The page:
Aging-Friendly Health and Long-Term-Care Services

By Castle, Nicholas G.; Ferguson, Jamie C. et al. | Generations, Summer 2009 | Go to article overview
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Aging-Friendly Health and Long-Term-Care Services


Castle, Nicholas G., Ferguson, Jamie C., Schulz, Richard, Generations


Innovation in elders' homes, in ambulatory settings, in institutions.

As stated elsewhere in this issue, many (if not most) people prefer to remain in their own homes as they age, and communities can do much to ensure that this occurs. Nevertheless, many elders will also require long-term-care services, and it may eventually become difficult for them to stay in their homes. Aging-friendly communities can be innovative in the provision of long-term-care services in three broad ways- in elders' homes, in ambulatory settings, and, when needed, in institutional settings. In this article, we examine innovative long-termcare services and discuss how they can be part of successful efforts to make communities good places to grow old.

Our suggestions come from a review of promising practices used in hospital care and domestic and international demonstrations designed to create good community environments for elders. For inclusion here, we considered long-term-care practices that increased independence, created a sense of security, and enhanced the quality of life for elders in the home and in ambulatory and institutional settings.

Home Settings

Healthcare has begun to move from the institutional setting to the home (Karunanithi, 2007). Remaining at home can influence the "health, wellness, independence, and safety" of the aging population (Coughlin and Pope, 2008, p. 47). Yet, in many cases, the homes that people have lived in as they've grown older are not aging-friendly. Designers and architects have begun focusing on remodeling homes for older adults to allow them to age in place. (See the article by Pynoos, Caraviello, and Cicero in this issue for a full discussion of home modification and other housing-related concerns and solutions.)

Similarly, a number of products and technologies are available to help older adults stay in their homes and live safely and independently. The National Aging in Place Council (NAIPC) (2008) offers a top-ten list of such products (www.naipc.org·). For example, older adults and their family members can use full-spectrum light bulbs to improve visibility and can add hand rails to help with stability.

Homecare

The Department of Health and Human Services (DHHS) (2008) defines home healthcare as that which helps older adults to live independently for as long as possible, given their medical condition. Home healthcare encompasses a variety of services, including nursing care; social services; and occupational, physical, and speech therapy.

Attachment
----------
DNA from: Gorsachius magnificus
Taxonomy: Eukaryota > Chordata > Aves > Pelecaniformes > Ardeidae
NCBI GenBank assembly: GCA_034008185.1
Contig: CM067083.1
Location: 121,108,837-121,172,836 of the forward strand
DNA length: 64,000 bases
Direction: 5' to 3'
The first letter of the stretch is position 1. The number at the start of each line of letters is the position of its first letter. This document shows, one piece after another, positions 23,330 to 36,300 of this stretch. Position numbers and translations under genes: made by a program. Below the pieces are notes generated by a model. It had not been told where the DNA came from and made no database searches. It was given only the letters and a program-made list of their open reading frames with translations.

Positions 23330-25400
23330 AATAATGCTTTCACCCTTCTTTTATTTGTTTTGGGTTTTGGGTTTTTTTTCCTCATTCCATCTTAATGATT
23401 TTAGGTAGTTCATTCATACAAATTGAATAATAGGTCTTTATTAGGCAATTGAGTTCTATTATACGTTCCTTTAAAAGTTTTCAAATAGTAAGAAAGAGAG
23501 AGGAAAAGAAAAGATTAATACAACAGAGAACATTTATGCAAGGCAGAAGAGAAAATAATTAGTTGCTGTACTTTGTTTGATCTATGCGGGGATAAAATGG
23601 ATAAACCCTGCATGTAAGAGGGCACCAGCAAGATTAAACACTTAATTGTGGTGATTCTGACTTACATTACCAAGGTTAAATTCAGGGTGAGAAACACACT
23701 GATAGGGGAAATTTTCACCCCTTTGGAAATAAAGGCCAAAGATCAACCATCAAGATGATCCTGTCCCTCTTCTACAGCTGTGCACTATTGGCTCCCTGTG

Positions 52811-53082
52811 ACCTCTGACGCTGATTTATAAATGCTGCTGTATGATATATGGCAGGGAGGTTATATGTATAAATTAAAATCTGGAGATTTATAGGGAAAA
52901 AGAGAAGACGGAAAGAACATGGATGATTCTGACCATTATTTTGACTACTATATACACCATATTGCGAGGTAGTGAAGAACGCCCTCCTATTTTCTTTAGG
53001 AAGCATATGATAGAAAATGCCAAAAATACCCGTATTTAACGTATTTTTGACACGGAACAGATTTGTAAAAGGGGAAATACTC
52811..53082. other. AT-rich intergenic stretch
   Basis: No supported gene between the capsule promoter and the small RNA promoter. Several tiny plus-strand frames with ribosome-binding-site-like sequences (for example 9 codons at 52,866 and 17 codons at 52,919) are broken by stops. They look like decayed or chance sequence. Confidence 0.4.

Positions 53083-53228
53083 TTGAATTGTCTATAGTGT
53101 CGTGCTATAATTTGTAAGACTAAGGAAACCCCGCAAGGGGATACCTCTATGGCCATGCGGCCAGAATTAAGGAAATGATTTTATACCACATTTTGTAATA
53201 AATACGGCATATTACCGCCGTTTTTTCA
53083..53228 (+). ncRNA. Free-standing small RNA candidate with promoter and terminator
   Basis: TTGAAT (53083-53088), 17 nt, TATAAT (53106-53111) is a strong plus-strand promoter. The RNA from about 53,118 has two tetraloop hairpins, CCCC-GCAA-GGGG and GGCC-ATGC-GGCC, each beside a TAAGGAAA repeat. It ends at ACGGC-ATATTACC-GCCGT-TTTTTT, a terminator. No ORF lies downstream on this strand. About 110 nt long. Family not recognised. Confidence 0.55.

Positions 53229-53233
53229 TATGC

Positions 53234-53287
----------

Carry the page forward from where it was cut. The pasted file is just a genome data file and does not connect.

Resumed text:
The homecare industry has provided services to elders (and other groups such as people with disabilities) for decades, dating back to the late 1800s. Today's homecare industry can be divided into three distinct types of providers:

First are Medicare-certified home health agencies, which provide brief and intermittent skilled care such as nursing, physical therapy, occupational and speech therapies, and home health aide services. Second are private-duty homecare agencies and registries, which mostly provide nonmedical services such as help with activities of daily living (bathing, grooming, transportation, and meal preparation). Third are hospice agencies, which provide end-of-life care to individuals with terminal illnesses. While most hospice care is provided in private homes, hospice care is also provided in nursing homes, hospice houses, and inpatient hospice facilities.

The homecare industry is developing two innovative aging-friendly practices, use of the services of homecare physicians and telemedicine.

Homecare Physicians

Homecare was initially developed to help patients make the transition from hospital to home (Fairchild et al., 2002). Until the 1960s, physicians made regular house calls as part of this transition, but with the development of Medicare and the growth of technology, house calls have been in dramatic decline (Boling, 1998).

Recently, however, Medicare reimbursement rates have been revised and physicians now have more of an incentive to visit patients in their homes (Fairchild et al, 2002).

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